The Importance of Being Google’s Sustainability Report
by Jonas Kron
Google is a company that we often point to when asked to name companies that address environmental and social issues constructively. The company’s RE<C (Renewable Energy Cheaper Than Coal) is a groundbreaking initiative that will help change the power landscape, creating opportunities to advance solar thermal power, wind power technologies, and enhanced geothermal systems. We also are pleased to recognize Google’s efforts to cut or offset all of its greenhouse gas emissions at company data centers. Google is on the vanguard of efforts to maximize the efficiency of computers and minimize the environmental impact of the Internet infrastructure we have come to depend on.
Google’s taken progressive positions on social issues, such as the unusual step of publicly opposing California’s Proposition 8, which eliminated the right of same-sex couples to marry. The company has also taken an important step towards addressing human rights issues in a transparent fashion, by taking a leadership position in the Global Network Initiative. The GNI requires significant new commitments from participating companies, including: establishing greater transparency; assessing human rights risk; training employees; challenging human rights violations; and providing whistle-blowing mechanisms through which violations of its 5 principles can be reported (freedom of expression; privacy; responsible company decision making; multi-stakeholder collaboration; and governance, accountability and transparency.
Of course, no company is perfect. Google’s new server farm on the banks of the Columbia River in The Dalles, Oregon has entwined the company in the very high profile issue of salmon recovery in the Columbia and Snake River Basin. The attempt to save long-dwindling wild salmon populations in the Northwest is an issue critical to Native American tribes, Northwest citizens, and the region’s ecosystem. Salmon restoration science has linked the decline in this once abundant population of fish to the existence of the four Lower Snake River dams – dams whose power could be replaced with more sustainable and less damaging alternatives.
We believe the issue around the four Lower Snake River dams presents substantial reputational and financial risks to the company. Thus far, the company has not taken any tangible or meaningful steps to address these issues and position the company to be an active part of a solution.
On the social side, too often Google has been a laggard in efforts to improve privacy protections for its users. Compared to its peers, Microsoft and Yahoo!, Google retains user data for a much longer time and does not, we believe, take the steps necessary to secure that data from misuse. Google has also resisted calls for it to adopt an “opt-in” versus and “opt-out” model for collecting user data. This puts users in the default position of making more information about their online activities available than they realize or wish.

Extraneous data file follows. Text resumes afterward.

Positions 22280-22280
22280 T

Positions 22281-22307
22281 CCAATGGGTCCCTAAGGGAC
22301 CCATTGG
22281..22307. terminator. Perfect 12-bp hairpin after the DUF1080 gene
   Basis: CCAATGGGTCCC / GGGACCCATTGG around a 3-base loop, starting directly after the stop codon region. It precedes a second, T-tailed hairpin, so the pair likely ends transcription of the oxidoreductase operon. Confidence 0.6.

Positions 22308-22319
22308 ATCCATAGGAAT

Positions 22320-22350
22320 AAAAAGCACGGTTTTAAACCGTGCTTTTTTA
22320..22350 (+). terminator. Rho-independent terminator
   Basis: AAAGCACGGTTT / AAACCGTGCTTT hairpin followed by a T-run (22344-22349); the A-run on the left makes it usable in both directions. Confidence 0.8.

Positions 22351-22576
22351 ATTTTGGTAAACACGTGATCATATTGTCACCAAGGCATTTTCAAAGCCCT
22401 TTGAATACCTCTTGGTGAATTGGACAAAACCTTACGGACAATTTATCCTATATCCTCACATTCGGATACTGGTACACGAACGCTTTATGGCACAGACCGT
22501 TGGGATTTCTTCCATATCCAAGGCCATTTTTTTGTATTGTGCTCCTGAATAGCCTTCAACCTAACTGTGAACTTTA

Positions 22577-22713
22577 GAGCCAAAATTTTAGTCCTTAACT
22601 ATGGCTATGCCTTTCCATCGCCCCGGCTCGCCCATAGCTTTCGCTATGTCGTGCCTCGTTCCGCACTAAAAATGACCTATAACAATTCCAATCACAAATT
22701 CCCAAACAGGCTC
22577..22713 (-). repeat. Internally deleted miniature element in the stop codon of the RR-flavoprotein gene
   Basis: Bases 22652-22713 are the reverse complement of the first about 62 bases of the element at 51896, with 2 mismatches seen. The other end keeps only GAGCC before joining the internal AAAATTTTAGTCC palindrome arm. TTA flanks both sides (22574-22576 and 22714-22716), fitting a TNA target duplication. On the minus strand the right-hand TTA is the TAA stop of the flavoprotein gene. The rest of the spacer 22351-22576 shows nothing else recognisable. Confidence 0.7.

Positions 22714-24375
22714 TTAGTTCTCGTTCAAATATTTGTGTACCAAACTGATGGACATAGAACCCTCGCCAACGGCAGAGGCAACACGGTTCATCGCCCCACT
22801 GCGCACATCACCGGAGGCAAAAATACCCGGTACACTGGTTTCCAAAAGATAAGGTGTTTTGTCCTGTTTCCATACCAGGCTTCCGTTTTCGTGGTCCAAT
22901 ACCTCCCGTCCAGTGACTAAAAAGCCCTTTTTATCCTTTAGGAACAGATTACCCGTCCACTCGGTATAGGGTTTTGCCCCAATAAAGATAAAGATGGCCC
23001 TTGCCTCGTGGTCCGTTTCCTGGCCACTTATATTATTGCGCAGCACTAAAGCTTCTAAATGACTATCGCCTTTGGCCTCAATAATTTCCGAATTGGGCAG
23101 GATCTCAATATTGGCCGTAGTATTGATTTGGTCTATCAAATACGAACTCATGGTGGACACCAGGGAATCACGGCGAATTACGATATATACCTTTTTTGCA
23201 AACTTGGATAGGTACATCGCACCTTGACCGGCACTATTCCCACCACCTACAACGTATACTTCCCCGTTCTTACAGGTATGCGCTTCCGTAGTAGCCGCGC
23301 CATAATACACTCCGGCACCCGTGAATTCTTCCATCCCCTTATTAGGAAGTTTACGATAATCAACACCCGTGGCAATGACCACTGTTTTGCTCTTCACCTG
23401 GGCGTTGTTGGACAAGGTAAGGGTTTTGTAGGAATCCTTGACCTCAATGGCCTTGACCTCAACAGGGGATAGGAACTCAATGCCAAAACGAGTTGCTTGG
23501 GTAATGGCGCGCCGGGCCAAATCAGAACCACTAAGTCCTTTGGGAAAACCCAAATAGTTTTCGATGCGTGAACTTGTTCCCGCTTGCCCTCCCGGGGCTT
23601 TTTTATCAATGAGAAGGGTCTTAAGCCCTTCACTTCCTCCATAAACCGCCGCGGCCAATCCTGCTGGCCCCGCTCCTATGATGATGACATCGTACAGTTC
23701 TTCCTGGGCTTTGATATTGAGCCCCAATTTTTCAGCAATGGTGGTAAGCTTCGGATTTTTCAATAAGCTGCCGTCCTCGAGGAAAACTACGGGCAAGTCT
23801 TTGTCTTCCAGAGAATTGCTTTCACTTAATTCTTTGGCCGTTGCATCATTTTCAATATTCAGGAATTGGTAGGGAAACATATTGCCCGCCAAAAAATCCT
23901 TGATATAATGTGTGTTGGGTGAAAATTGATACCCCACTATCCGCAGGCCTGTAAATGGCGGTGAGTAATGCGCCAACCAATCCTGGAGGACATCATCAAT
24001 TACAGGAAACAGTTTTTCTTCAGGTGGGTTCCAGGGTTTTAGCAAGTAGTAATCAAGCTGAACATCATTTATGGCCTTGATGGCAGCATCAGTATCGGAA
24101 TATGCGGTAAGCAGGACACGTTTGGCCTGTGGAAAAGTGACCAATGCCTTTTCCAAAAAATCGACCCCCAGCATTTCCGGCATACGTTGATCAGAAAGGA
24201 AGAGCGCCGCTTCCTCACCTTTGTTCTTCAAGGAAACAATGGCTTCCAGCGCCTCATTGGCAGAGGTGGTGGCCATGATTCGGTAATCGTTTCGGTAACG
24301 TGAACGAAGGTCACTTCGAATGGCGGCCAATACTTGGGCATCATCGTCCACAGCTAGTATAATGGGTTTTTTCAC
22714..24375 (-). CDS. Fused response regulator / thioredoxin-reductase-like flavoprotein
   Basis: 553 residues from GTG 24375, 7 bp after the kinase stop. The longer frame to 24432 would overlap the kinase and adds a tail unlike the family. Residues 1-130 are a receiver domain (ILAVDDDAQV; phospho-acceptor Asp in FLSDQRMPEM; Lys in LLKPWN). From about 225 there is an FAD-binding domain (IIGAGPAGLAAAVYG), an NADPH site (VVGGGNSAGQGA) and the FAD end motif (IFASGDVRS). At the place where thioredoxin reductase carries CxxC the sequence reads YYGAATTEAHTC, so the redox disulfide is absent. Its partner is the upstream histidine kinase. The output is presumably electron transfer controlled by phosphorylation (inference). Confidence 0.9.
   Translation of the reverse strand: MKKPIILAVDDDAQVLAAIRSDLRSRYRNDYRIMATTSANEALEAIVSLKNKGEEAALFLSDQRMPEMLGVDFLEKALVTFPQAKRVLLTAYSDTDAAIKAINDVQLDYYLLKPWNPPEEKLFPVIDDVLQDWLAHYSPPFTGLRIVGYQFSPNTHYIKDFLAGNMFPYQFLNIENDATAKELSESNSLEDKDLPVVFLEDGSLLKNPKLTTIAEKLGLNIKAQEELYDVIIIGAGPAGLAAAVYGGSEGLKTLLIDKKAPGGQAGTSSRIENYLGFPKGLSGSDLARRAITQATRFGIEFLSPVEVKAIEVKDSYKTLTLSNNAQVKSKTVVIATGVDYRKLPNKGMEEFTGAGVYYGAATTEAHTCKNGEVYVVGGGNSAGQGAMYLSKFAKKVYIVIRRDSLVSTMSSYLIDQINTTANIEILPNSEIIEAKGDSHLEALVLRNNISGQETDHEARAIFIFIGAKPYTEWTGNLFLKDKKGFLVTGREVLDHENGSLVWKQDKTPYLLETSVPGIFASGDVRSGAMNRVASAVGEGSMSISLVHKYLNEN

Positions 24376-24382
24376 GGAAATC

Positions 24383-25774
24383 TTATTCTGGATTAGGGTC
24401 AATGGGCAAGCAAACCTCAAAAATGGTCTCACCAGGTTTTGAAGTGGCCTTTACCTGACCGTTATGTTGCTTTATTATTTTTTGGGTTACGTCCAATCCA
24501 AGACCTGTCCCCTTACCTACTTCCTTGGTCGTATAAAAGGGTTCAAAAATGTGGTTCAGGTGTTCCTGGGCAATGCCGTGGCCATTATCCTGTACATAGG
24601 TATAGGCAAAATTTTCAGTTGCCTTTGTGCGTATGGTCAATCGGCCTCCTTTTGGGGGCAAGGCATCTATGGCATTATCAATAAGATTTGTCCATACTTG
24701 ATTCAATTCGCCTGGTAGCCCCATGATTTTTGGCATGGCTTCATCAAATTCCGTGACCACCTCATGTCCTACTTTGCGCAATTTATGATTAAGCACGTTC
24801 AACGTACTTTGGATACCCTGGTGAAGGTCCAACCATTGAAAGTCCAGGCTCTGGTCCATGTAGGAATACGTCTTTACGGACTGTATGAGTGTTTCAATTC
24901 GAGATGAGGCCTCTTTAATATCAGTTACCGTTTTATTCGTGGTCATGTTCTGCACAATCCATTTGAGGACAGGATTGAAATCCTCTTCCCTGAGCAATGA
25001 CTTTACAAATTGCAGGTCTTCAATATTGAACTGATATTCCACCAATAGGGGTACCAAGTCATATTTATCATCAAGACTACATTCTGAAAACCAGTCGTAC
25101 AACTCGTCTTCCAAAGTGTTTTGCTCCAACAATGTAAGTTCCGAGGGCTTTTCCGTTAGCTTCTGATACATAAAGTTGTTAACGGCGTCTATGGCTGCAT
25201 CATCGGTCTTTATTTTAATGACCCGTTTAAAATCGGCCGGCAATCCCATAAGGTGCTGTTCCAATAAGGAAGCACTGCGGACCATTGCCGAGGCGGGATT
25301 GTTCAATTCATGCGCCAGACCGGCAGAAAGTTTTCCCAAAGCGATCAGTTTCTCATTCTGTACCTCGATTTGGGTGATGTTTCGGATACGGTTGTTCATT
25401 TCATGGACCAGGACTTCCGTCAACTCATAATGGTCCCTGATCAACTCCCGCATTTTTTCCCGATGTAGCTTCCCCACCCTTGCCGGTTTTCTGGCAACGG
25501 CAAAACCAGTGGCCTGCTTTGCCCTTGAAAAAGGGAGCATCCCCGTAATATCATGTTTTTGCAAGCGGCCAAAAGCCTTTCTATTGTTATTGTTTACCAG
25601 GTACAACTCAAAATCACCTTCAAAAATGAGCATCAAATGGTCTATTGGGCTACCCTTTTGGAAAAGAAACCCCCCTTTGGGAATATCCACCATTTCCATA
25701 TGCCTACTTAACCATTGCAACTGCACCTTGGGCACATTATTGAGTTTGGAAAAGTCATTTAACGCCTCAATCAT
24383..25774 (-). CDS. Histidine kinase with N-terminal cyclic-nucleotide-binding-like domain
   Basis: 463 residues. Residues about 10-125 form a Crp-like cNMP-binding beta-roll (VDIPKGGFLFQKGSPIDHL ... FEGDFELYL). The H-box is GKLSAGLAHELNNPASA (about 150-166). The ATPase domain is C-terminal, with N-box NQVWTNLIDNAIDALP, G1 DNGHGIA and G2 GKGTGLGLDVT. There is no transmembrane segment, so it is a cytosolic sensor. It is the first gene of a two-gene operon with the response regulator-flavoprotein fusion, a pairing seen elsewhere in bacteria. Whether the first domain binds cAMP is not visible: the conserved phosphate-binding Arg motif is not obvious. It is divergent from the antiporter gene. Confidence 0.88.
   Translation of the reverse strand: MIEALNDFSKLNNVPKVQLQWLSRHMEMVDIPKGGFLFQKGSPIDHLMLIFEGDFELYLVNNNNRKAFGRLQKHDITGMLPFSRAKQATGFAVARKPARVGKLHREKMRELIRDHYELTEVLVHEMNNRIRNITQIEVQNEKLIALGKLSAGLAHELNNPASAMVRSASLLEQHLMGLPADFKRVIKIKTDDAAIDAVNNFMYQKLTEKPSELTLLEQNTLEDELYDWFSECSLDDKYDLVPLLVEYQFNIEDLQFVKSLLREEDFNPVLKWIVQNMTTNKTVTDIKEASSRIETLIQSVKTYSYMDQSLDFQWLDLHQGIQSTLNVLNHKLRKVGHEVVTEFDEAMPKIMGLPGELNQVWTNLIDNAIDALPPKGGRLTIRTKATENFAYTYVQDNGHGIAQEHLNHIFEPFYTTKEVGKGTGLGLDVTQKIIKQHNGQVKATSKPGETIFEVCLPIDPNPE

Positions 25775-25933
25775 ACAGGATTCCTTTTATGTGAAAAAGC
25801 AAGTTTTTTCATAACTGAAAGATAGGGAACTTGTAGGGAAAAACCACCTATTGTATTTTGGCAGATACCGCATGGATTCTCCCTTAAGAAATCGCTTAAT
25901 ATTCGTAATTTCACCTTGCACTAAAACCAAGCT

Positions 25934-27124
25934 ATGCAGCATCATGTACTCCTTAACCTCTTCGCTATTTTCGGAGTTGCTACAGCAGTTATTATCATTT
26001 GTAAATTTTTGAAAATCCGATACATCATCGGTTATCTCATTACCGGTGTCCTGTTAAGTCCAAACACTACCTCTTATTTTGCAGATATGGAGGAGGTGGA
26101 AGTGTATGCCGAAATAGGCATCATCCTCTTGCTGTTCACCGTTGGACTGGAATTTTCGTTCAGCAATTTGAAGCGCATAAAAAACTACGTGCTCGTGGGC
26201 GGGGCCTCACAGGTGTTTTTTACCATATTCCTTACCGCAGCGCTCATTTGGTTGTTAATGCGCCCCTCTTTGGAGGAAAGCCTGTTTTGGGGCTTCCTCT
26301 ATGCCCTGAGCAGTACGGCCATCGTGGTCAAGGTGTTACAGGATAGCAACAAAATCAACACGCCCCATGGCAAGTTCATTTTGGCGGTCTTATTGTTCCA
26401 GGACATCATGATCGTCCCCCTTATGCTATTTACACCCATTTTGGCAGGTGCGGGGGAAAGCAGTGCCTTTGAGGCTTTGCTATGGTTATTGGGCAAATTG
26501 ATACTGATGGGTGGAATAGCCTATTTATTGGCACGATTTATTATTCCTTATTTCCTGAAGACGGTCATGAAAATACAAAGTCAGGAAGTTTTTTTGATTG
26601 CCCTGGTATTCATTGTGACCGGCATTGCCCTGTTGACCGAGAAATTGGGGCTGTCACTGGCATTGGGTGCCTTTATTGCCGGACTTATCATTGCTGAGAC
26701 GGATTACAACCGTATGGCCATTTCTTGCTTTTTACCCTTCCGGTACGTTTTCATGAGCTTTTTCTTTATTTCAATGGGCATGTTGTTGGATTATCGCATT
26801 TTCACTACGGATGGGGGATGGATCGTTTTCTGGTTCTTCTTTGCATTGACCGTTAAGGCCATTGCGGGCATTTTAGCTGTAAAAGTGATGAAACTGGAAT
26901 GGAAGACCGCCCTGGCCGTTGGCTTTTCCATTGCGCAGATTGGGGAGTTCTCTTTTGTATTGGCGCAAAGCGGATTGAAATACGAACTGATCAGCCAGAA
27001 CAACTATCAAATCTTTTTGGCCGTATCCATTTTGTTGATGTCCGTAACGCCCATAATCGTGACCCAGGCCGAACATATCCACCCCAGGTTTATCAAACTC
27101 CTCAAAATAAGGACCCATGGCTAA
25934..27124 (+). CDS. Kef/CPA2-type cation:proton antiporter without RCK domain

In light of this history we have raised the issue of corporate responsibility reporting and disclosures with the company in a group letter sent to Google’s CEO and co-founders. Surprisingly, Google is out of step with best practices by not publishing a sustainability or corporate responsibility report. Investors increasingly seek disclosure of companies’ social and environmental practices in the belief that they impact shareholder value. Many investors believe companies that are good employers, environmental stewards, and corporate citizens are more likely to generate stronger financial returns, better respond to emerging issues, and enjoy long-term business success. A growing number of sell-side research houses and other mainstream investment institutions increasingly concur with this view and seek out environmental, social, and governance information from publicly traded companies.
Globally over 2,600 companies issued reports on sustainability issues in 2007 (www.corporateregister.com). Eighty percent of the Global Fortune 250 release corporate responsibility data, up from 64% in 2005, and 73% of the 100 top U.S. companies produce sustainability reports. Microsoft has been providing a sustainability report since 2004, IBM for at least five years, and Time Warner and AT&T since 2006.
A corporate responsibility report would provide an important – and obvious – venue for Google to share many of its successes. It would also demonstrate a level of transparency and engagement with stakeholders that is indicative of a healthy corporate culture. The best reports are honest assessments of where companies stand on important social and environmental issues confronting the company.
We sincerely hope Google takes our letter seriously and begins publishing a meaningful corporate responsibility report. Trillium Asset Management Corporation plans to follow up with Google and work hard to keep the issue high on the company’s list of priorities.
Sources: www.corporateregister.com, KPMG International Survey of Corporate Responsibility Reporting 2008.